Error Explanation 17
b) the t= 5 is correct but the x and y in the coordinate are flipped. Be careful!
c) t= -6 is one of the solutions in the procedure but it is not simultaneous since both of the problems did not give a solution of -6.
d) This is the answer to the non-simultaneous intersection. If this is your answer you are using the non-simultaneous solution procedure instead of the simultaneous solution procedure.

Question 18

For t values [0, 5], a particle travels along the following path:
y= ( t- 5)( t- 1)^2

What is the total displacement and total distance traveled by the particle?

a) Displacement 5, Distance 25
b) Displacement 0, Distance 20
c) Displacement 25, Distance 5
d) Displacement 5, Distance 5

Solution Explanation:
Remember the meaning of both displacement and distance!
Displacement=the difference between the end position and beginning position
Distance=the total units the particle travels under the time restrictions

The graph of this particle is this:

(*The horizontal axis is defined by t and the vertical by y.)

• Displacement: At t=0, the particle begins at -5. At t=5, the particle ends at 0. Displacement is 5, because it is the difference in beginning and end positions.
• Distance: At t=0 the particle begins at -5. During this time restriction, the particle travels 5 units to go back to zero, 10 units to -10, and 10 units back up to zero. If you add up the total units the particle moved (5+ 10+ 10), the distance is 25.

Answer A is correct: Displacement 5, Distance 25.

Errors Explained:
b) Calculated amounts over the wrong time restriction [1,5]
c) Does not understand the definitions of displacement and distance. Probably got the two confused in meaning because the answers are switched.
d) Correct displacement but incorrect distance. May have calculated distance along horizontal axis but remember, that defines time. The motion is described by the vertical or y axis.

Question 19 USE CALC
Solution 19
c) the is a solution at (0,5) when t= 5
on calculator find the intersections for the following:
3 sin (πt) = t-2
You will get t= 2, 1.097
3 cos (πt) + 2 = t + 3
t= 2 will also be a solution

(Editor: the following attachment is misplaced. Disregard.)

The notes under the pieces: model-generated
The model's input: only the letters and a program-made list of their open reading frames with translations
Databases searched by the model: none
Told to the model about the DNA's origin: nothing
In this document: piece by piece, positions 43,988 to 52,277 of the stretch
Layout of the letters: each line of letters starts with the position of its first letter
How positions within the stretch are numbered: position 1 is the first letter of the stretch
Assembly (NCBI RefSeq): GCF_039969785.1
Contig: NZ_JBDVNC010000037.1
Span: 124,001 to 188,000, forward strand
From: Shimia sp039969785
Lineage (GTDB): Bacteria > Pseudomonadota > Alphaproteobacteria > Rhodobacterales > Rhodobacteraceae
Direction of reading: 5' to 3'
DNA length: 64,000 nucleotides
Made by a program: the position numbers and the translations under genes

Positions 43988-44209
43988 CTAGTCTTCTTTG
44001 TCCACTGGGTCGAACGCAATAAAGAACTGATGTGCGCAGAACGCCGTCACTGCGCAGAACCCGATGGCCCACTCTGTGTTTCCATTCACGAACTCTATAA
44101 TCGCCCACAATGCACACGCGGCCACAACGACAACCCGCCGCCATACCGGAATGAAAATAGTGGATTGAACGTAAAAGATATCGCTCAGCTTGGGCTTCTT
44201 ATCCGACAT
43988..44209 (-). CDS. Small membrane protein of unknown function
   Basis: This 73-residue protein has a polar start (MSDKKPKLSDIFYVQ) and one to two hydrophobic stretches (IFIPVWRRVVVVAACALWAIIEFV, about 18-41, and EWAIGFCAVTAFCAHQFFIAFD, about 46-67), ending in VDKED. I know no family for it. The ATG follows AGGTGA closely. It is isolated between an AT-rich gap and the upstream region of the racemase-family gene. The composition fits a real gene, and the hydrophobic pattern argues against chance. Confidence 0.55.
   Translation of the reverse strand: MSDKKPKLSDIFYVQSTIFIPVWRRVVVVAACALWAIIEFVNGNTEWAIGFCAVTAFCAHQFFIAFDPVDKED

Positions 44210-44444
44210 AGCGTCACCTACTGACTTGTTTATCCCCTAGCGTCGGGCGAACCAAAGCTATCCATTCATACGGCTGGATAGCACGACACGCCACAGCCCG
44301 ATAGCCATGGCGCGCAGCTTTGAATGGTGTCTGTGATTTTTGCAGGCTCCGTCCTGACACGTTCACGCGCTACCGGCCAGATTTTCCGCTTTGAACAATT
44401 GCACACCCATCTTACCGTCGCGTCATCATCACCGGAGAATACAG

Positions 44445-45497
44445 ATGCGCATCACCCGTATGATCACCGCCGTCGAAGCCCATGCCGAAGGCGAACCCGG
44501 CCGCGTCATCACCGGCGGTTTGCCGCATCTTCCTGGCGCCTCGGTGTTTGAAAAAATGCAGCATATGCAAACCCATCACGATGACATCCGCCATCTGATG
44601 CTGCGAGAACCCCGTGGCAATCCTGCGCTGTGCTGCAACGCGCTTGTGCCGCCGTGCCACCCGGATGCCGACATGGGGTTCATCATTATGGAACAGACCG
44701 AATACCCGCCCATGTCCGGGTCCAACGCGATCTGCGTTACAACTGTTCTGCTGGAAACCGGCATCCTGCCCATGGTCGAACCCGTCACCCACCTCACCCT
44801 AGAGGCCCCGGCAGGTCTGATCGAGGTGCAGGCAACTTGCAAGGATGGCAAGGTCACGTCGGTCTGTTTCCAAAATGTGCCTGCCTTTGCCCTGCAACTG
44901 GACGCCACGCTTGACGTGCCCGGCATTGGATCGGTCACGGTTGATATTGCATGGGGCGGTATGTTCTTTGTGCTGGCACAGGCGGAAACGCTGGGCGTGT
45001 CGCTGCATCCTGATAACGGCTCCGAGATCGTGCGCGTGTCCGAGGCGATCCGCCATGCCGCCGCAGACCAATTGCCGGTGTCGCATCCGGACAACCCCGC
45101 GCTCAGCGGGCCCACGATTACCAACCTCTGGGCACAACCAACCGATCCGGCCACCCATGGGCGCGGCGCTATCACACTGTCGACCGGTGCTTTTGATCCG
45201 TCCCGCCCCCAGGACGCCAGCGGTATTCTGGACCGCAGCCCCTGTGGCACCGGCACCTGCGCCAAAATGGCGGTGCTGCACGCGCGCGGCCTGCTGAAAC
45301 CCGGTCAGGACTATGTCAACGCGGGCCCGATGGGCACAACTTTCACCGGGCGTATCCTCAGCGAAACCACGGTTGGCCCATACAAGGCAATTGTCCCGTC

with t= .351
Therefore, there is a solution at t=2. Sub back in to get (0,5)

Error Explanation 19
a) if you did not get a sim solution, the graph or math was incorrect
b) the simultaneous solution can be determined with a calculator.
d) this would be the non-simultaneous solution

Question 20
Given the parametric equations below, what is the orientation of the graph and in which direction will the particle be traveling? (assume t: all real numbers)
$\left\{\begin{matrix}x=3cos(\frac{\Pi }{6}t) \\ y=-sin(\frac{\Pi }{6}t) \end{matrix}\right. \\ \\ \text{A) line; oscillating left to right} \\ \text{B) line; oscillating right to left} \\ \text{C) ellipse; CW} \\ \text{D) ellipse; CCW} \\$

Solution 20

• graphing both parametric equations yields these domains and ranges:
• x: [-3,3], t: all real numbers
• y: [-1,1], t: all real numbers
• note the trends of each graph to figure out the orientation!
• as t increases, x decreases to -3 then increases to 3 then decreases again
• as t increases, y decreases to -1 then increases to 1 then again
• graph the x-y equation; eliminating the parameter may take too long, so just make a small table of points:
• you can plot points and follow through with a full graph based on the xt and yt graphs

• as you can see, this graph correctly follows the trends we stated earlier, with x decreasing then increasing and y decreasing then increasing then decreasing again, all starting at t=0 @ (3,0)
• therefore, the correct answer is choice C) CW.

Error Explanation 20
A) Error. The graph is an ellipse, not a line, or the student chose this because the direction made sense.
B) Error. The graph is an ellipse, not a line, or the student chose this because of the direction, but incorrectly graphed the xt / xy equations.
C) Correct!
D) Error. Student must have incorrectly graphed the xt / xy equations.

Question 21
Calculator allowed! Determine the non-simultaneous point of intersection of the paths.
$\left\{\begin{matrix}x=\sqrt{t} \\ y=2t+3 \end{matrix}\right.$
and
$\left\{\begin{matrix}x=\sqrt{6-t} \\ y=t^2 \end{matrix}$
$\\ A) \ t=3, (\sqrt3,9) \\ B) \ (i, 1) \\ C) \ (3.32,25) \\ D) \ \text{There are no non-simultaneous solutions.}$

Solution 21

• set both xt equations equal to each other and solve for t.
• set both yt equations equal to each other and solve for t.
• since both solutions yielded t=3, this means t=3 is part of a simultaneous solution.
• since we are solving for non-simultaneous solutions, we will resume and ignore the t=-1.

• eliminate the parameter for both sets of xt / xy equations then graph both equations and find the intersection!
• note that the non-simultaneous solution is located at the point where:

$x \neq \pm \sqrt3 \\$
• this is because the simultaneous solution lies there and we are only looking for the non-simultaneous solution!

• therefore, the correct answer is choice C) (3.32, 25)

Error Explanation 21
A) Error. This is the simultaneous solution. Correct answer if question was asking for the simultaneous solution!
B) Error. If a student truly did not know what they were doing, or they were running out of time and had to guess, they had a greater chance of choosing this answer. The t=-1 seems like it would be considered as a "non-simultaneous solution" and with correct algebra plus mindless substitution, this choice would, theoretically, make a good, logical choice! (or at least, that's what I'm thinking)
C) Correct!
D) Error. If the student was choosing between this and choice B, this answer would be chosen because you are unable to graph imaginary numbers, (and it would seem that graphing imaginary numbers wouldn't make sense and is totally out of the context of this unit).